The problem you describe is that all clients of your class have to change when the constructor parameters of that class change. Introducing a factory could help prevent recompilation of the clients. But does this really solve the problem? If you modify the class to be constructed with another parameter that parameter has to be determined somewhere, probably in the context of the clients that initiate the construction. How should the factory class know? Would the clients have to pass any context information to the factory?
What parameters are needed to construct the object? Do the clients provide them or could the objects be created beforehand and then injected into the clients as you would inject the factory (as I understand your question the latter seems to be the case)? Consider using a DI framework. This oftentimes makes factories obsolete.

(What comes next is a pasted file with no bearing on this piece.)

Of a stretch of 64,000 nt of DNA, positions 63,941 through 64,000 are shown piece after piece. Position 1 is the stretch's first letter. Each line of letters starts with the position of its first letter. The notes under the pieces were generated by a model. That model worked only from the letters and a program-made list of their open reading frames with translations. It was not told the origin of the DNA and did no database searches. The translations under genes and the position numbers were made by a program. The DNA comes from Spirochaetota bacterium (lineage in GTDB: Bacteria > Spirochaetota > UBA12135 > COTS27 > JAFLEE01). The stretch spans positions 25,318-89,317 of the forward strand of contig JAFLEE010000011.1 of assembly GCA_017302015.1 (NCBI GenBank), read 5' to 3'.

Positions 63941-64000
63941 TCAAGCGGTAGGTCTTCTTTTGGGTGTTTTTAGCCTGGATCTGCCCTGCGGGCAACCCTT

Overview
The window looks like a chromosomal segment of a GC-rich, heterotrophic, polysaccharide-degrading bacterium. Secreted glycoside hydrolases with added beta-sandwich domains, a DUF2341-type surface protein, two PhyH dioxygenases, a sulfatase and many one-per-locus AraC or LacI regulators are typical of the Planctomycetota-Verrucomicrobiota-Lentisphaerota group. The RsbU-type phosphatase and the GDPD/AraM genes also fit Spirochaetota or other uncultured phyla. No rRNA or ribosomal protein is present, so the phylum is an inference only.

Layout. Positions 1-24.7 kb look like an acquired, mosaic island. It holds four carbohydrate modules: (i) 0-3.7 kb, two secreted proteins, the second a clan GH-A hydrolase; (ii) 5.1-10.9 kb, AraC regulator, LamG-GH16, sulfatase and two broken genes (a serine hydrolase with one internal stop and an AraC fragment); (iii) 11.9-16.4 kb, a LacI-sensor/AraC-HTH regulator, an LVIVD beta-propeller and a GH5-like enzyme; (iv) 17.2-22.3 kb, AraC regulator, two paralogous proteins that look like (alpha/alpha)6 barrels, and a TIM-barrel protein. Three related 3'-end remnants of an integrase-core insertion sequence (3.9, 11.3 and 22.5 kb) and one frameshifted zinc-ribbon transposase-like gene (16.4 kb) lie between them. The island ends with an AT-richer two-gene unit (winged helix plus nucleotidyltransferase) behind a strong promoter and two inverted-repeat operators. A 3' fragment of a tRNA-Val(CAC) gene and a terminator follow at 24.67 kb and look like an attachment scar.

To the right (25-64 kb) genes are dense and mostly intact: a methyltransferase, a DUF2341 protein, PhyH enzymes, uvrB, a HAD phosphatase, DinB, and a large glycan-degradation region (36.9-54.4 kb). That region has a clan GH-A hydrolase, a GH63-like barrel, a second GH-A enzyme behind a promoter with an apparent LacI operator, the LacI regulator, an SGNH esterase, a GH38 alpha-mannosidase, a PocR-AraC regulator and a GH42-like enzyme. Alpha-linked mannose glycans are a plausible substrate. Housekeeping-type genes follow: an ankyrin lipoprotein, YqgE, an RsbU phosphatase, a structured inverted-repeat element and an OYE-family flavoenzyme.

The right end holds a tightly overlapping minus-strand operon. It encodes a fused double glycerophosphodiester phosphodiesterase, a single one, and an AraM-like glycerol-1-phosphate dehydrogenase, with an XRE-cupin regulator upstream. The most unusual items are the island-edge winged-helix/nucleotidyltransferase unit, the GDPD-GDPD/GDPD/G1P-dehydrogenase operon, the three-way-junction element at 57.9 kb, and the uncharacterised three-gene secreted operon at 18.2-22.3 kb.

Why are you afraid that your class is likely to be changed? Could it be that your class just does too much? Mind the Single Responsibility Principle. In your case also the Open/Closed Principle is an interesting study.
As I understand a factory does not necessarily address the problem you describe. Factories take the responsibility of creating objects away from clients so the client doesn't have to know the concrete type of the object. Just preventing that signatures remain stable can also be done by wrapping parameters in a single object. This is also a well known refactoring pattern. But it also doesn't solve the question where the new parameters come from.